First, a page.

Once a system is verified in design time, built, and deployed, we need runtime verification over the current mission execution to ensure it adheres to the set of requirements during operation. We often specify such runtime requirements in Mission-time Linear Temporal Logic (MLTL), which adds bounds to the temporal operators of LTL and changes the shape of the satisfiability and MAX-SAT problems. We highlight promising directions for the satisfiability and MAX-SAT questions for temporal logics via decompositions that utilize Boolean SAT solvers.
(Conference Room San Felipe)
13:00 - 13:30 Ruben Martins: Conflict-Driven Synthesis
Program synthesis is expanding rapidly and getting a lot of attention from both industry and academia. The goal of program synthesis is to find a program that satisfies the user intent expressed in the form of some specification. Program synthesis has proven to be useful to both end-users and programmers. For instance, program synthesis has been used to automate tedious tasks that arise in everyday life, such as string manipulations in spreadsheets or data wrangling tasks in R. Program synthesis has also been used for improving programmer productivity by automatically completing parts of a program or helping programmers use complex APIs.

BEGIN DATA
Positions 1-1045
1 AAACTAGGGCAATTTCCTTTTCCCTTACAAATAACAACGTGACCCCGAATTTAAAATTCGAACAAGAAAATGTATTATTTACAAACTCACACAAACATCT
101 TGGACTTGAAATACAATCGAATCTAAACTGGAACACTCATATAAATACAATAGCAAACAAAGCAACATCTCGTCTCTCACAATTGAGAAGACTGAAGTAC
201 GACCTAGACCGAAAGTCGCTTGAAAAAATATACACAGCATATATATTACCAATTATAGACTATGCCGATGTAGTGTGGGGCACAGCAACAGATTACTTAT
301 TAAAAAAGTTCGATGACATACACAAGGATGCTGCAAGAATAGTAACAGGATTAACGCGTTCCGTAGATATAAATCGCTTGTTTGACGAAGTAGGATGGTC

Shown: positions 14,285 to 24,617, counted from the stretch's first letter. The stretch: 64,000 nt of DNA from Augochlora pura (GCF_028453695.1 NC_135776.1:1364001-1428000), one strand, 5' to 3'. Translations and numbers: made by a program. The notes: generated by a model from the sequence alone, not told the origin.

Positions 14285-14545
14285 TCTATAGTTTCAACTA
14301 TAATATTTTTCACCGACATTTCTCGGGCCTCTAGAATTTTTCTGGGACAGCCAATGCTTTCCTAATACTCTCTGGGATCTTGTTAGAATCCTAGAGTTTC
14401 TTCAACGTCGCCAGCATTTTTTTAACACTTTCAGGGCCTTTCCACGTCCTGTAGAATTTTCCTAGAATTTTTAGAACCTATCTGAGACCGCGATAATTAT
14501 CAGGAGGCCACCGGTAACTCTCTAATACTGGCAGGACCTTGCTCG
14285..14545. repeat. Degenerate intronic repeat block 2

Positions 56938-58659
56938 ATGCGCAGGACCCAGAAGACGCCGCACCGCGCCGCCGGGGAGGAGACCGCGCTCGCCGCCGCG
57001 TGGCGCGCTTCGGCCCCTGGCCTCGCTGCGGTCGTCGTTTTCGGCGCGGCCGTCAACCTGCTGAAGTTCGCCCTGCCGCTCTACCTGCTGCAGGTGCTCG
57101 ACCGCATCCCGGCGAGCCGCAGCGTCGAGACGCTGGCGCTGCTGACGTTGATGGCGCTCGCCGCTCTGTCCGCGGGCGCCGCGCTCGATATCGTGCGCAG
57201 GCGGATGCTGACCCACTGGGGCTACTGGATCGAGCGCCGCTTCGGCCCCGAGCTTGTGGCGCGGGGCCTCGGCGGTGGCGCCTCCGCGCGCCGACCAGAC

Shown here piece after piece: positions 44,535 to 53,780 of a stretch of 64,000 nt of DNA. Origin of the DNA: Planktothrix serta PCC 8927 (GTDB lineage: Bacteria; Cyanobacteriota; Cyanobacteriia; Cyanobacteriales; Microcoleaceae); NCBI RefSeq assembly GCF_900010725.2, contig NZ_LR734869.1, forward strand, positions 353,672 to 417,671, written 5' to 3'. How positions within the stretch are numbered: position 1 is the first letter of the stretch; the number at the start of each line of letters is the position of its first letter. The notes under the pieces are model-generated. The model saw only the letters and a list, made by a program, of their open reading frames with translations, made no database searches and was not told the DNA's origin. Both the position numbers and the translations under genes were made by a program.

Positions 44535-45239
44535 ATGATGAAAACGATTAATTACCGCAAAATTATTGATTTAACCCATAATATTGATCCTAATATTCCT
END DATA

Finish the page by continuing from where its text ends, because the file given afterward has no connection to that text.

In this talk, I will present a new conflict-driven program synthesis framework that is capable of learning from past mistakes. Given a program that violates the desired specification, our synthesis algorithm identifies the root cause of the conflict and learns new lemmas that can prevent similar mistakes in the future. We have implemented a general purpose CDCL-style program synthesizer called Neo and evaluate it in two different application domains, namely data wrangling in R and functional programming over lists. Our experiments demonstrate an order of magnitude improvement when using conflict-driven learning and opens a new research direction that can push the boundaries of program synthesis.
(Conference Room San Felipe)
13:30 - 14:30 Lunch (Restaurant Hotel Hacienda Los Laureles)
14:30 - 16:00 Siesta (Conference Room San Felipe)
16:00 - 16:30 Coffee Break (Conference Room San Felipe)
16:30 - 17:00 Martina Seidl: The Symmetry Rule for Quantified Boolean Formulas
One of the oldest and weakest calculi for quantified Boolean formulas (QBF) is Q-Resolution. It consists of two rules: the resolution rule similar as in propositional logic and the universal reduction rule. In its most basic variant, resolution is allowed only over existential variables. More powerful proof systems can be obtained by allowing resolution over the universal variables as well or by introducing so-called long-distance resolution. Separations are shown by using the well-investigated formulas introduced by Kleine Buening and other (the so-called KBKF formulas).